Iran has a state-owned central bank and has led the way in adopting
the principles of the Koran as state government policy, including
interest-free lending. In September 2007, Iran™s President advocated
returning to an interest-free system and appointed a new central bank
governor who would further those objectives. The governor said that
banks should generate income by charging fees for their services rather
than making a profit by receiving interest on loans.2
That could be a covert factor in the persistent drumbeats for war
against Iran, despite a December 2007 National Intelligence Estimate

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Web of Debt

finding that the country was not developing nuclear weapons, the
asserted justification for a very aggressive stance against it. We™ve
seen that a global web of debt spun from compound interest is key to
maintaining the “full-spectrum dominance” of the private banking
monopoly currently controlling international markets. A paper titled
“Rebuilding America™s Defenses,” released in September 2000 by a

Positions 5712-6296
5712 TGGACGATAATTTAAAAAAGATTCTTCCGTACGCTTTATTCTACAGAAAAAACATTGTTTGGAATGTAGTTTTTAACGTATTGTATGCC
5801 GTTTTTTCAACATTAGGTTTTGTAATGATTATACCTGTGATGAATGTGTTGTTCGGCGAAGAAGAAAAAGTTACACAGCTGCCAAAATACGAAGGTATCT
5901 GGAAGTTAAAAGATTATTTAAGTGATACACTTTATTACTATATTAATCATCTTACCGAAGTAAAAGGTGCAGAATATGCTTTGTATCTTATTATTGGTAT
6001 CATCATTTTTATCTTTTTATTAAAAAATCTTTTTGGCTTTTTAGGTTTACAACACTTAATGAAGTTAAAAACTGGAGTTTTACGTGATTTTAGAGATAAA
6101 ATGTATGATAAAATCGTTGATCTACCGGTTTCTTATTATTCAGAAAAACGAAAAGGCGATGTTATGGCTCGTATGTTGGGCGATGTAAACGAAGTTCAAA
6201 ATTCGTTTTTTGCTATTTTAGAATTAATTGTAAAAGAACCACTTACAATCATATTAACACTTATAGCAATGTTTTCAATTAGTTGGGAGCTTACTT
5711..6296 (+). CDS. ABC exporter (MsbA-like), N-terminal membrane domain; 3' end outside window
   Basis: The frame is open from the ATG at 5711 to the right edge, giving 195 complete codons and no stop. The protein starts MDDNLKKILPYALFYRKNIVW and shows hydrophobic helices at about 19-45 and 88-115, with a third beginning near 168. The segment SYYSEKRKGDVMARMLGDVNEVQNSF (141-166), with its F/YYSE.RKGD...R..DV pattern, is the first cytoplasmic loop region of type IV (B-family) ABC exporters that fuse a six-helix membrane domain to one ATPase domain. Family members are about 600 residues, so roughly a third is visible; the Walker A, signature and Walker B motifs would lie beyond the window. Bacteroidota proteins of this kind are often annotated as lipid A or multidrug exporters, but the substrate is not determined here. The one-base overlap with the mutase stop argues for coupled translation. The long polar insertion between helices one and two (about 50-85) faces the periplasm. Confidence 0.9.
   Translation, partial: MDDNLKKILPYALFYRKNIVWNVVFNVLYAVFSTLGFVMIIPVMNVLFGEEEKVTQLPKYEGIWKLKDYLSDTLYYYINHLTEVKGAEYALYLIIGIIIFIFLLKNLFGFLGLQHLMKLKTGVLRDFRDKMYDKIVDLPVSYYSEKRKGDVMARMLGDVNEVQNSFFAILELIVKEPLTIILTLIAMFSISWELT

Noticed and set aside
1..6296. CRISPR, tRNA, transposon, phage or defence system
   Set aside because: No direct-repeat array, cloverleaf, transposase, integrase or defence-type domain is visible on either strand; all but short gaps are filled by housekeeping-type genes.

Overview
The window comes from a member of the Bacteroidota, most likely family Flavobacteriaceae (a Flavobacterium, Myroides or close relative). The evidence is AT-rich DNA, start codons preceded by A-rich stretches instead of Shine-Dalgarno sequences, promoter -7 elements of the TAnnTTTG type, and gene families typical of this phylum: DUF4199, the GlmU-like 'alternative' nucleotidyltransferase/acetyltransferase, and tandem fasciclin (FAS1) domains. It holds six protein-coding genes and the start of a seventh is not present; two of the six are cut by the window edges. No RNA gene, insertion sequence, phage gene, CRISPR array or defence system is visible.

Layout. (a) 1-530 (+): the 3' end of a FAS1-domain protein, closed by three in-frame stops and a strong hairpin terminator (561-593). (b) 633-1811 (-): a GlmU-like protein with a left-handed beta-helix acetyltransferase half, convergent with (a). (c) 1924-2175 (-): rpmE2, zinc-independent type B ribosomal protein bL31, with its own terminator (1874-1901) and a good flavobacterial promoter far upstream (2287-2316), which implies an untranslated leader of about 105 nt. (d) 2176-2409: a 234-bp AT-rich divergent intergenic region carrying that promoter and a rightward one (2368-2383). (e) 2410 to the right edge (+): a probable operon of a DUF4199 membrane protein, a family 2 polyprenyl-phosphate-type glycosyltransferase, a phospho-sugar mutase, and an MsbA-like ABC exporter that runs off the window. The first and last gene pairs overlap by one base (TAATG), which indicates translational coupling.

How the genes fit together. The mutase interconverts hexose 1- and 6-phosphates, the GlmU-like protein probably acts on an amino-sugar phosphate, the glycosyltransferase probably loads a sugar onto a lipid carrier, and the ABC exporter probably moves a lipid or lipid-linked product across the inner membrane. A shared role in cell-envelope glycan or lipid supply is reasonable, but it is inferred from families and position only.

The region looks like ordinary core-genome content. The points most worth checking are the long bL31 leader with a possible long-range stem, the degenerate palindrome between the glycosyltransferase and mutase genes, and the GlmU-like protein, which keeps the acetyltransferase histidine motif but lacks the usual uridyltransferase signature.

politically influential neoconservative think tank called the Project
for the New American Century, linked America™s “national defense”
to suppressing economic rivals. The policy goals it urged included
“ensuring economic domination of the world, while strangling any
potential ˜rival™ or viable alternative to America™s vision of a ˜free
market™ economy.”3 We™ve seen that alternative models threatening
the dominance of the prevailing financial establishment have
consistently been targeted for takedown, either by speculative attack,
economic sanctions or war.4 Iran has repeatedly been hit with economic
sanctions that could strangle it economically.

How a Truly Interest-free Banking System Might Work

While the threat of a viable interest-free banking system could be
a covert factor in the continual war-posturing against Iran, today that
threat remains largely hypothetical. Islamic banks typically charge
“fees” on loans that are little different from interest. A common
arrangement is to finance real estate purchases by buying property
and selling it to clients at a higher price, to be paid in installments
over time. Skeptical Islamic scholars maintain that these arrangements
merely amount to interest-bearing loans by other names. They use
terms such as “the usury of deception” and “the jurisprudence of
legal tricks.”5
One problem for banks attempting to follow an interest-free model
is that they are normally private institutions that have to compete
with other private banks, and they have little incentive to engage in
commercial lending if they are taking risks without earning a